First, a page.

The bill was approved on Sunday by all 247 deputies present in the 290-seat chamber.
The document did not specifically order the government to resume uranium enrichment immediately or to end snap UN inspections of atomic facilities, as some lawmakers had demanded.
But the outline bill called on the authorities to continue work on the nuclear fuel cycle which includes uranium enrichment - a clear rejection of the UN atomic watchdog's demand that Iran halt such activities.
Uranium enrichment can be used both to produce nuclear power and to make atomic bombs.
"The message of this bill is that we will not give in to pressure," parliament Speaker Gholamali Haddadadel said after the bill was approved. "The Iranian nation is determined to use peaceful nuclear technology."
Iran denies US charges it is secretly building nuclear weapons and says it will press ahead with its nuclear programme in order to generate electricity from atomic reactors to meet booming demand.
The European Union has urged Iran to freeze uranium enrichment before the next meeting of the UN's International Atomic Energy Agency (IAEA) on 25 November.
Iran says its nuclear programme
is for generating electricity only
Failure to do so could mean Iran's case being referred to the UN Security Council for possible sanctions.
Political analysts believe the parliamentary debates on the nuclear programme aim to send a message to the outside world that conservatives in Iran could force the government to adopt a tougher line if too much diplomatic pressure were applied on Tehran.
Lawmakers who advocate resuming uranium enrichment said the bill approved on Sunday was too soft.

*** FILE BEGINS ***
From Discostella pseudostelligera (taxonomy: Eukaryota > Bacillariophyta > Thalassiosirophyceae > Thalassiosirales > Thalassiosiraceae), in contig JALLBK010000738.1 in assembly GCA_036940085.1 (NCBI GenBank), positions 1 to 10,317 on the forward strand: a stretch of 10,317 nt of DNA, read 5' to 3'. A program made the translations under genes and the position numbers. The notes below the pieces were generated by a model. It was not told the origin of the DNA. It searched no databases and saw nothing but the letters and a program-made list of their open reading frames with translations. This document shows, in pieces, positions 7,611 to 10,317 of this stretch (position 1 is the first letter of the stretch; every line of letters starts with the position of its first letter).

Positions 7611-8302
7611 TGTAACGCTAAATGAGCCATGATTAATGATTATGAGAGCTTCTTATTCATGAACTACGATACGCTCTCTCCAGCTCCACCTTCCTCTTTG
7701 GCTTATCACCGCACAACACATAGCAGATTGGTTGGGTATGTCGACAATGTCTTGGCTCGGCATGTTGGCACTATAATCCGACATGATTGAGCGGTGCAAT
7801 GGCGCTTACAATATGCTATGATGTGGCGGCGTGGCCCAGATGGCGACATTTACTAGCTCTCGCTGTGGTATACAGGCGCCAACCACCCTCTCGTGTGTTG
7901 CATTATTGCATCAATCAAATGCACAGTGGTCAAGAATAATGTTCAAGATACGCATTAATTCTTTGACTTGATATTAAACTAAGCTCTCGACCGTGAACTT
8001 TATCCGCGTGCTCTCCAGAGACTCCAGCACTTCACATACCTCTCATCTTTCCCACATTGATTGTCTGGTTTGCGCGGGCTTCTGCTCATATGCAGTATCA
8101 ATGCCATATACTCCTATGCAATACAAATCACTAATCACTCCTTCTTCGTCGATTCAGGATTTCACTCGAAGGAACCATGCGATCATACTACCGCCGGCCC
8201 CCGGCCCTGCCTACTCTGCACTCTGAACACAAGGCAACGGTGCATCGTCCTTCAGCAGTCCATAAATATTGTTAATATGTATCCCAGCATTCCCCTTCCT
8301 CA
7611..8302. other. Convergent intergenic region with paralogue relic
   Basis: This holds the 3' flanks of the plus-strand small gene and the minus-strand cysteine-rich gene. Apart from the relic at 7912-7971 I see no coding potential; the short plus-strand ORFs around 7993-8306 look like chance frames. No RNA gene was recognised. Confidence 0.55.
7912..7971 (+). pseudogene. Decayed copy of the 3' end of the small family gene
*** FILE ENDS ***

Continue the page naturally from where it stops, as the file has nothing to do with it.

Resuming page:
"We must vote for a bill which puts an end to the [voluntary] suspension of uranium enrichment instead," MP Sayd Abu Talib said.
Iran is not currently enriching uranium. But it is building and assembling enrichment centrifuge parts and has announced plans to convert tonnes of raw uranium ready for enriching.
EU negotiators will meet their Iranian counterparts in Paris on Friday for a third round of discussions on forging a truce over the nuclear issue.
Hoping to persuade Iran to scrap its nuclear fuel cycle activities, the EU is offering Tehran a guaranteed supply of nuclear fuel, help with a light-water nuclear power reactor and a resumption of trade talks.
The EU offered Iran guaranteed
nuclear-fuel supply as incentive
So far Iran has said it is entitled to produce its own nuclear fuel and will not give up that right. "We hope Europe shows more flexibility so that we can reach an agreement," foreign ministry spokesman Hamid Riza Asifi told a weekly news conference on Sunday.
"Europe's commitments should be tangible, concrete, accurate and clear," he added.
In a symbolic move to show popular support for the nuclear programme, students plan to form a human chain around the Iranian Atomic Energy Organisation's buildings in Tehran on Monday.